Moving a character to stdin?

This is a discussion on Moving a character to stdin? within the C Programming forums, part of the General Programming Boards category; Okeydokey, long story short, i havent screwed around in C in QUITE a while. After i discovered the wonderful joys ...

  1. #1
    That Creepy Network Guy DeepBlackMagic's Avatar
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    Moving a character to stdin?

    Okeydokey, long story short, i havent screwed around in C in QUITE a while. After i discovered the wonderful joys of the STL i never touched it again and thought it an evil archaic thing to deal with, however im faced with editing a small part of a program and im trying to move a single character from one place to another (the most trivial tasks seem the most complicated, dont they?)

    A nice excerpt from the 1000+ lines of code in this file:
    Code:
    ...
            if (ch == EOF_CHAR) done(0);
    
            /* Do Table Commands */
            for (ccmd= cmd_char; ccmd->cmd != 0; ccmd++)
              /*RATBAIT WAS HERE added ||...) TO ADD DEFAULT COMMAND STATE OF 1!*/
               if (ch == ccmd->cmd || ccmd->cmd == 1)
               {
                    /*RATBAIT WAS HERE added entire line TO NOT REMOVE PRESSED KEY AS PROMPT*/
                    if (ccmd->cmd == 1) { ccmd->prompt = ch; }
                    /* Check if command is enabled */
                    if (ccmd->enable == OPT_NONE || opt[ccmd->enable].yes)
                    {
                        /* Print the prompt */
                        STTY(0,&cooked);
                        putc(ccmd->prompt,stderr);
    
                    if (ccmd->cmd == 1) { /*MAGIC OCCOURS HERE*/ }
    
                        /* Read the command */
                        if (fgets(txbuf,BFSZ,stdin))
                            /* Execute the command */
                            (*ccmd->func)(txbuf);
                        else
                        {
                            /* Input aborted */
                            fputs(cancel,stderr);
                            clearerr(stdin);
                        }
                        STTY(0,&cbreak);
                    }
                    else if (ccmd->failmsg != NULL)
                        err(ccmd->failmsg);
                    else
                        speak(ch);
                    return;
               }
    ...
    Ok, there is a nice comment in there MAGIC OCCOURS HERE. Its the line above where we FGETS to read their input, and im trying to stick the character ch, or ccmd->prompt in FRONT of their input. Now its fine to stick it into stdin before their input, or concatinate their txbuf onto the end of it, or whatever. I just need a way to do this (note its 4am and i have been screwing around in console programming from pico for the last few hours over the world slowest modem to a terminal halfway across the country so my brain isnt working well, and i cant remember how to concatinate character to character * array thingy and i need aspirine) How do i concatinate to do what i want. (English shut off about an hour ago, plz bare with.)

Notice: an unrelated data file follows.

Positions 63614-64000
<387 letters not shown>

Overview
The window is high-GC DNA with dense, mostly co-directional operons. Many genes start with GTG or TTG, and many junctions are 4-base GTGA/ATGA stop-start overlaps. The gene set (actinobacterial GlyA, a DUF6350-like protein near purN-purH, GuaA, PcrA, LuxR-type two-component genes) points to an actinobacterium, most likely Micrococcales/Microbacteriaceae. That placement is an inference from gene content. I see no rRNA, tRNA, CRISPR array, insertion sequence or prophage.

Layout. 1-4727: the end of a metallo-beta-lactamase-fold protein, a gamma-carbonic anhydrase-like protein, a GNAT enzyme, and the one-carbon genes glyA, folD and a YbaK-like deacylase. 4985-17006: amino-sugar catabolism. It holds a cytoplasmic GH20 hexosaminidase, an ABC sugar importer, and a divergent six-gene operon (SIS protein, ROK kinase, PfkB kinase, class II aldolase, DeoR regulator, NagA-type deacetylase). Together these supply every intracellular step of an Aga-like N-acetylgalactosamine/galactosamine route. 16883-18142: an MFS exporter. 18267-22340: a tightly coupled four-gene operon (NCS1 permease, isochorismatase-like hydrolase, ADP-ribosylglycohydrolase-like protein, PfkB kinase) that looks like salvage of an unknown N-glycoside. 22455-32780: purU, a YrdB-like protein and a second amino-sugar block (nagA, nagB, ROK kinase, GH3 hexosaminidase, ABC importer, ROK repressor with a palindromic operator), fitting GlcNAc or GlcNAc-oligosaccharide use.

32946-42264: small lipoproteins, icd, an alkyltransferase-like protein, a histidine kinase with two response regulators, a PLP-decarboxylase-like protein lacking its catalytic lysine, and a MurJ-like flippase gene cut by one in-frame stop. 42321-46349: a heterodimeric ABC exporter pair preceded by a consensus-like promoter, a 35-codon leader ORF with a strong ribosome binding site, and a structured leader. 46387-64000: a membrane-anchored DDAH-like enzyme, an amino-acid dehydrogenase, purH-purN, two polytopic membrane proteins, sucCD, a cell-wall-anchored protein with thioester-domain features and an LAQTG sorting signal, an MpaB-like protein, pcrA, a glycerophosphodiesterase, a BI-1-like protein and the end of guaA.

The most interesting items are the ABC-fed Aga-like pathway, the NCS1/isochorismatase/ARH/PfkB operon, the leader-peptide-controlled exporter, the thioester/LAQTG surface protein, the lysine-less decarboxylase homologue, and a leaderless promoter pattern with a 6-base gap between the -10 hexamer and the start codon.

2. #2
    ATH0 quzah's Avatar
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    14,826
    Well for strings, just use the strcat function.

    If you have a buffer that you want to append to, and you're just adding a single character, then just add it into the array (assuming this isn't just some sized block of dynamicly allocated memory). Like so:
    Code:
    char buf[BUFSIZ] = {0};
    int len;
    
    ...stuff...
    
    len = strlen( buf );
    if( len < BUFSIZ-2 )
    {
        buf[len] = the_char;
        buf[len+1] = '\0';
    }
    If it's dynamicly allocated memory, of which there is no free room on what you've allocated, then you need to realloc some memory, with enough room to add the letter, and free the old stuff.

    But basicly it sounds like you just want to add a character to a buffer before you display it, so just seek to the end of the used space in the buffer and add it on. Then make sure you have nulls on the end.

    [edit]
    If you were just reading characters off a file stream and you wanted to stick one back on (ie: unread it) you'd use ungetc.
    [/edit]

    Quzah.
    Last edited by quzah; 09-26-2003 at 04:32 AM.
    Hope is the first step on the road to disappointment.

  3. #3
    That Creepy Network Guy DeepBlackMagic's Avatar
    Join Date
    Feb 2003
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    265
    Bleh thanks for the function. ungetc( ch, stdin ); is exactly what i was looking for. Im constantly reading, echoing, transmitting, and accepting more imput and i need to peek at stdin rather than irrevocably accept input from it so i can take the first character and print it as a prompt, while at the same time use it to figure out what they are looking for. I know im vague and irritating, but i passed my english 2 years ago and can completely focus on coding C on an archaic router. BLEH! lusers dont need an interface! im working on the part that auto-searches based on the first few letters of the command. like you want to run the command asdf. after the A it limits it to the A commands, second letter, third letter, and when you finally get a 100% match it finishes the command for you, auto complete, and then gives you a list of parameters it takes.

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